Women (10 x weight in Kg) + (6.25 x height in cm) - (5 x age in years) - 161

I'm a man, let's say I weigh 76Kg (12 Stones), I'm 178cm tall (5' 10") and 40 years old. The calculation would look like...

(10 x 76) + (6.25 x 178) - (5 x 40) + 5

That works out at...

760 + 1112 - 200 + 5 = 1,677 calories per day. That's how much fuel my body engine needs to carry me about and power activities. 1,677 calories, per day, would be, for me, enough.

What does that look like in vegetable form?

Working with a small growing space, we need to be sure we commit the greater portion to crops with a high calorific value, while still leaving some room for things we like, and things that provide other vitamins and minerals.

GROW SOY BEANS!

I'm not going to mess about, there isn't time. 100g of Soy beans provides 471 calories, nothing else, in terms of things you could grow, comes anywhere near. The best effort is the avocado, which provides 160 calories per 100g. Believe me, I'm as surprised as you are.

So how do we grow soy beans? I'll be looking into it and sharing what I find tomorrow.

Thanks for reading and keep surviving.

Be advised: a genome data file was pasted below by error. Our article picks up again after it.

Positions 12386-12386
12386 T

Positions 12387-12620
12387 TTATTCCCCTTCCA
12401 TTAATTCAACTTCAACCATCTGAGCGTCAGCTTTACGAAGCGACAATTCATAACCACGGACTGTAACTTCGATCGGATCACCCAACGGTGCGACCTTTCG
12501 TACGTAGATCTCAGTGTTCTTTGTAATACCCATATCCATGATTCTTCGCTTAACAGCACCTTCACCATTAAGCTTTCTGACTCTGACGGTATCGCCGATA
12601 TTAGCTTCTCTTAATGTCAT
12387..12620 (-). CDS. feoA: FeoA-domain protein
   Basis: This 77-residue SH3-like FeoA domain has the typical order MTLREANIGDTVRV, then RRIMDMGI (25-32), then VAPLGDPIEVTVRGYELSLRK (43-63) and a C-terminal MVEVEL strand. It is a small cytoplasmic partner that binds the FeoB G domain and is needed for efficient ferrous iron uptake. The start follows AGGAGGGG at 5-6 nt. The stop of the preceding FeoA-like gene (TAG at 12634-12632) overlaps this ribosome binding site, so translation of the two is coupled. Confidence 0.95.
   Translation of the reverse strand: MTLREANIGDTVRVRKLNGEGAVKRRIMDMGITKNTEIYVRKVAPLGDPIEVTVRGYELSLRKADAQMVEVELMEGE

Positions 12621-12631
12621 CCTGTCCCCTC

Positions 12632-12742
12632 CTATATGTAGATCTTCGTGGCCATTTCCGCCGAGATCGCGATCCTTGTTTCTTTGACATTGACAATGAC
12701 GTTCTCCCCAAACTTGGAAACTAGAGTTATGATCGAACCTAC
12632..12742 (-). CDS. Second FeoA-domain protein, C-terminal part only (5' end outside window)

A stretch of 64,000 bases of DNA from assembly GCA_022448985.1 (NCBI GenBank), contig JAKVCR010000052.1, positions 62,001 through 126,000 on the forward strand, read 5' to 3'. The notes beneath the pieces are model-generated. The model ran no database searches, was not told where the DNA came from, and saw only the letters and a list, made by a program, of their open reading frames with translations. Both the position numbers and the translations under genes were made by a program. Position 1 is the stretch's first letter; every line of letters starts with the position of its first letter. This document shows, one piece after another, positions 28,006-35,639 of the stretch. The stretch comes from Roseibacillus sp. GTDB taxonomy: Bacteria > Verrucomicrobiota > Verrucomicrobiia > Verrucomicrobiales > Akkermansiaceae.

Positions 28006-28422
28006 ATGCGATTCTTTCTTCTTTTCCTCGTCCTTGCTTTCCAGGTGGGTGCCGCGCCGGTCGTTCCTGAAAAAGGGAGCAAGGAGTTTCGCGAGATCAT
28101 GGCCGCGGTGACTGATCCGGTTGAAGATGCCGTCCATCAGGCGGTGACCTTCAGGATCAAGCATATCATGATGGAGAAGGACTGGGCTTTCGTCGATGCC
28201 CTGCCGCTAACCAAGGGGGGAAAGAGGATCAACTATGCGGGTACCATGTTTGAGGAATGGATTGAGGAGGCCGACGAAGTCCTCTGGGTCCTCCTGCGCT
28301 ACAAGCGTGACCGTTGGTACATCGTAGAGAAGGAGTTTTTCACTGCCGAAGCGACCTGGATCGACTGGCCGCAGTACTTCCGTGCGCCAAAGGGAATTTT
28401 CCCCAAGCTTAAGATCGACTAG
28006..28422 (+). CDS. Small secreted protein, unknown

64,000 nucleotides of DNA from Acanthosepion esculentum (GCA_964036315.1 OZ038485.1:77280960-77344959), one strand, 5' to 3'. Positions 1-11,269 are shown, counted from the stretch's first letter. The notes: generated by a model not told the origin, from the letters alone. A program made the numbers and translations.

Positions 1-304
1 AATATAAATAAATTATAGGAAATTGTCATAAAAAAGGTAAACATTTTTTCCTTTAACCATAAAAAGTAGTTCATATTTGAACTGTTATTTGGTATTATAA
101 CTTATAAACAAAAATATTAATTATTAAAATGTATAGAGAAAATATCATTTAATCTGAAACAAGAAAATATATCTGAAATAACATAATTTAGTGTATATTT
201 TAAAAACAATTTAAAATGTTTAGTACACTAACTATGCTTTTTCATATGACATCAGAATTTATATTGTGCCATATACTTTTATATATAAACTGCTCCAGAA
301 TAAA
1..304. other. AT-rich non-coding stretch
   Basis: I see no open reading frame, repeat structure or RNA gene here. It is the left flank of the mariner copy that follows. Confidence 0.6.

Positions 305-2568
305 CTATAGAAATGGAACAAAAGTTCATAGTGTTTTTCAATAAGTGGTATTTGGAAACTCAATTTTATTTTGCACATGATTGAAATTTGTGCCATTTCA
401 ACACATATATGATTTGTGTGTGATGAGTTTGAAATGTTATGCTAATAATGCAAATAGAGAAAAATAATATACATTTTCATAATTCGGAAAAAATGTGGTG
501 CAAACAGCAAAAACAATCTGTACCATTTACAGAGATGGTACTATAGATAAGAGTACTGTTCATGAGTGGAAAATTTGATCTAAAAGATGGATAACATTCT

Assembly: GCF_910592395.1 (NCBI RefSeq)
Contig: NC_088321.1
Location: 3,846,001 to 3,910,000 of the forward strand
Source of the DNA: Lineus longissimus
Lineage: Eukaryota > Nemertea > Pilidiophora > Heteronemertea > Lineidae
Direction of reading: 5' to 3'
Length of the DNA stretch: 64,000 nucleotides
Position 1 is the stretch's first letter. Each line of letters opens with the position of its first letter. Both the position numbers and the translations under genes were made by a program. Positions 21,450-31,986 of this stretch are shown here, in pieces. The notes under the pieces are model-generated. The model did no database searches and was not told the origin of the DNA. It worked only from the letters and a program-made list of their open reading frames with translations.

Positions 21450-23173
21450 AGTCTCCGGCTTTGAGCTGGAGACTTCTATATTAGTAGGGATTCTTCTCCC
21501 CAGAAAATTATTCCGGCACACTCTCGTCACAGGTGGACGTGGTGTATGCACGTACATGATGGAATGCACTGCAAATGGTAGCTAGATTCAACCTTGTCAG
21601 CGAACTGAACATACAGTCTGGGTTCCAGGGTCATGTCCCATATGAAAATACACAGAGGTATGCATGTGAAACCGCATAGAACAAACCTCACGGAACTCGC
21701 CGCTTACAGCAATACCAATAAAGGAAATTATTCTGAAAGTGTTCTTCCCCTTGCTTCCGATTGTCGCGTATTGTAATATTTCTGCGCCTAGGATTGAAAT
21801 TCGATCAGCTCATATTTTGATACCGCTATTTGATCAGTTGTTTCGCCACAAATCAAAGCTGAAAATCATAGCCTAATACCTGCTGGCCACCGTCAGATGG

Judageddon out





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Storing all that food #2

Feed your groupPosted by Judageddon Tue, January 27, 2015 00:04:03
Fellow Survivors...

Of all methods of sorting fruit and veg, drying is my favourite. The result is light weight, easily packaged in paper bags, and there is little to no impact on the flavour, unlike pickling, smoking and salting. Also, there's no pre process cooking needed so, other than slicing, there's little energy expense.

On that note, I'd like to draw your attention to the solar drying frame. I've chosen this design because I've seen it working, and the build simplicity/enhanced performance trade off seems generous.

The instructions I've found seem thorough, though you will need to drill holes in the tops and bottoms of the cans to allow air flow.

Tap the link below to see how it's done, and keep surviving.

http://m.instructables.com/id/Large-Scale-Solar-Dehydrator/








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Storing all that food you've grown

Feed your groupPosted by Judageddon Mon, January 26, 2015 11:07:26

Hello Survivors

When I was a teenager, my Grandad had an apple tree. It behaved like I imagined an apple tree would, in so much as it filled up with apples every year. Nan would make apple pies and apple sauce, but no where near enough to consume each yield. I assumed the rest were thrown away, given away, or composted. I asked Grandad which it was and he said none of the above. I thought he was joking when he told me that he kept them in drawers. that's right, drawers, like you'd use for your socks and T-shirts.

He wasn't joking. He showed me a tall chest of drawers in the spare room, full of carefully arranged apples, potatoes and carrots, all buried in dry compost. I thought he'd lost it, but no... burying is just one way of storing your excess crops through the winter.

Tap on this picture link to learn more from the good people at Rural Spin